• Abdominal_Snowman

          I think that, technology wise, there is a high probably of getting the ~2x the stored energy for ~1/2 the cost, with 1/2 the weight and 1/4 the charge time that you would need for battery power cars to hit the big time. Probably within a few years actually. But I’m most concerned about oil companies buying the tech up and burying it. I don’t know how realistic of a concern that is, but I definitely don’t trust those people.

          • Bob_Wallace

            With EVs we need about 3x capacity at the same weight. That would give us a 180 – 200 mile range LEAF. Charge time now is not really a problem, with the rapid charging technology we now have you could drive all day (500 miles) with two <20 minute stops. (Got to eat, pee and check your messages anyway.)

            Cost will come down with increased manufacturing volume. Materials are not expensive and labor inputs will be low.

            I'm not worried about oil companies burying stuff. There are incredible fortunes to be made by whomever brings the best batteries to market. Microsoft is going to look like a mom and pop shop in comparison.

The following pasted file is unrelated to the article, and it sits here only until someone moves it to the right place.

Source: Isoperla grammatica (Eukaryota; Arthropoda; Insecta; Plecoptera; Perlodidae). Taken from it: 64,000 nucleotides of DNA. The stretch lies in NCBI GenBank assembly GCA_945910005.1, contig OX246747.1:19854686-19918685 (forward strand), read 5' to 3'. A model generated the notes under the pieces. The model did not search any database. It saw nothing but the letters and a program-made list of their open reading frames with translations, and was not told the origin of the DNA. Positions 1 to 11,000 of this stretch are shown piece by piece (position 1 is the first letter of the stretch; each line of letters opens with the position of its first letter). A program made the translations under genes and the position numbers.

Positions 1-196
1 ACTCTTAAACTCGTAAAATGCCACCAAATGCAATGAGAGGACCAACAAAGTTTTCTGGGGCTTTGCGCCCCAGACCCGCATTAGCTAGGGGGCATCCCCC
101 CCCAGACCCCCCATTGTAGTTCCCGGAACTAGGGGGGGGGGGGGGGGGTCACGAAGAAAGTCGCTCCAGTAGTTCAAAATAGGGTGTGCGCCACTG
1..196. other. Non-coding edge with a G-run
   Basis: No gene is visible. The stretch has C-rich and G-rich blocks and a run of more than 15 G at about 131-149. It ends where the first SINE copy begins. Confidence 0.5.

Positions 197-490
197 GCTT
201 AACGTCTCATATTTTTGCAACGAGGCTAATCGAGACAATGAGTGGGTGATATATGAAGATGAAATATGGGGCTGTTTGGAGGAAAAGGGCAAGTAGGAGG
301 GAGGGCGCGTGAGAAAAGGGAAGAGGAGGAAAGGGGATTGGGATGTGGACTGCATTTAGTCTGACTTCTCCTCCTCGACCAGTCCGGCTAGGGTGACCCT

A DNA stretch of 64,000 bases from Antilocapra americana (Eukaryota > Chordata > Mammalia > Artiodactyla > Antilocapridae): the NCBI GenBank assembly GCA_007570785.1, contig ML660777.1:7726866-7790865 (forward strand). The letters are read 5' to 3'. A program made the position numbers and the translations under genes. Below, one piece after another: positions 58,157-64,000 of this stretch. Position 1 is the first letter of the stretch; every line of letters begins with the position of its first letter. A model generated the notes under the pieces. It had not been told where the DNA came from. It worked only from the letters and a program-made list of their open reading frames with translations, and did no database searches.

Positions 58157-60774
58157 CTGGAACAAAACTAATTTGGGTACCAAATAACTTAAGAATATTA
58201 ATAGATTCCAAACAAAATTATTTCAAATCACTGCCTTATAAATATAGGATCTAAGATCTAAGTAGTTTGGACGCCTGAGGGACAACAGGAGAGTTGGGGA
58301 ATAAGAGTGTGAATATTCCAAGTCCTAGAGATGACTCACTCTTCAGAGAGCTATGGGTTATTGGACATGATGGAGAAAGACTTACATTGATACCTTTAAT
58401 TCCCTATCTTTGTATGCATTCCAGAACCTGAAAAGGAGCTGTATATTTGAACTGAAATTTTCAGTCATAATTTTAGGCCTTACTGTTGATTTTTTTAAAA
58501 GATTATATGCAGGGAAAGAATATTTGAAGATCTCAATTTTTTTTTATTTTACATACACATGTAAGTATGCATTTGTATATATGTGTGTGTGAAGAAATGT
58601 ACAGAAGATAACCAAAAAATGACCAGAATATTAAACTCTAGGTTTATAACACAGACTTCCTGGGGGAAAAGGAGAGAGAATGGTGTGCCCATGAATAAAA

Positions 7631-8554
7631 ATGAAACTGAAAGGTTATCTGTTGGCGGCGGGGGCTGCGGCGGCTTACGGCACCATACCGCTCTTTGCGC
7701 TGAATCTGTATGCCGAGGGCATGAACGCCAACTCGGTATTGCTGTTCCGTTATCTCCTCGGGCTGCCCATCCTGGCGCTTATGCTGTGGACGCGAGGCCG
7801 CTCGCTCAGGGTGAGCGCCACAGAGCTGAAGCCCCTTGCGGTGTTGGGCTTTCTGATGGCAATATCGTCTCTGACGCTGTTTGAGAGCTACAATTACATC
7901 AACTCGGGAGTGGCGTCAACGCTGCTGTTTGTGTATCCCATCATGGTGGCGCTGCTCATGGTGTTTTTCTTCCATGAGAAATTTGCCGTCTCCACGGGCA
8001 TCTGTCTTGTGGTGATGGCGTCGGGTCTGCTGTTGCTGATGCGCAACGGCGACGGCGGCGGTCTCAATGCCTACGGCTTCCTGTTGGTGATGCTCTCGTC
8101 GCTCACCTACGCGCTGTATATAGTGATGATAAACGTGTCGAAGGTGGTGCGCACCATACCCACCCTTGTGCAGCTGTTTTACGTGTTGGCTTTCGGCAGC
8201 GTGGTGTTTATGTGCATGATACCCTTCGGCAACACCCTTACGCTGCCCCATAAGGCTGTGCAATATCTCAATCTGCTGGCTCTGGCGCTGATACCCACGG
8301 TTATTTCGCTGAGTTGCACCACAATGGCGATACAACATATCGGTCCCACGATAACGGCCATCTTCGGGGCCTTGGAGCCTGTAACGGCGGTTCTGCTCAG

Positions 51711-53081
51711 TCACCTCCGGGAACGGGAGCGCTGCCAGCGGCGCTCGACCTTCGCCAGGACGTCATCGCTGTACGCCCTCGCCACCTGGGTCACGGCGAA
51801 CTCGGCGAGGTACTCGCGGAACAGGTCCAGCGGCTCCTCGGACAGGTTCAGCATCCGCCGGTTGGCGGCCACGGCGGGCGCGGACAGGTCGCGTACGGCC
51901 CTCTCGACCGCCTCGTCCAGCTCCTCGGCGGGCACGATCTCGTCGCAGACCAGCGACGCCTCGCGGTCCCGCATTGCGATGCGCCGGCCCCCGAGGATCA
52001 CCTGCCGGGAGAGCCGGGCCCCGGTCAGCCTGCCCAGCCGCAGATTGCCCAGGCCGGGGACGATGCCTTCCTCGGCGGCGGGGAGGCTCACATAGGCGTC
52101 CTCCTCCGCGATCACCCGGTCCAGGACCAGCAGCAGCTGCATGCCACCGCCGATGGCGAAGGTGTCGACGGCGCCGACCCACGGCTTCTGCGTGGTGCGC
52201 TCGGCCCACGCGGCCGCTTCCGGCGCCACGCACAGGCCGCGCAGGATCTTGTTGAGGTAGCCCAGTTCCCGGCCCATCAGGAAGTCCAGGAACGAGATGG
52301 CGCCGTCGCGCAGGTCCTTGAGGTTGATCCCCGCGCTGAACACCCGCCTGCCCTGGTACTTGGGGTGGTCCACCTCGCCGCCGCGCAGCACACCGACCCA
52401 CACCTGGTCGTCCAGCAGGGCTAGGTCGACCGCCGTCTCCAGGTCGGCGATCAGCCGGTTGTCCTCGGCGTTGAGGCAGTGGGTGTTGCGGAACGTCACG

• Otis11

            Plus, once you have the material and only have to recycle the batteries, they will get cheaper as well.

          • Bob_Wallace

            Interestingly, it’s apparently cheaper to use ‘new’ lithium than to recycle.

          • Otis11

            I think that’s because of the “economics of scale.”

            Currently there are so few lithium batteries being recycled, they can’t really scale it up, making things cost more, but for the ‘new’ Lithium, it’s already operating at fully commercial levels. As more and more batteries start being recycled, I expect this will change.

      • Abdominal_Snowman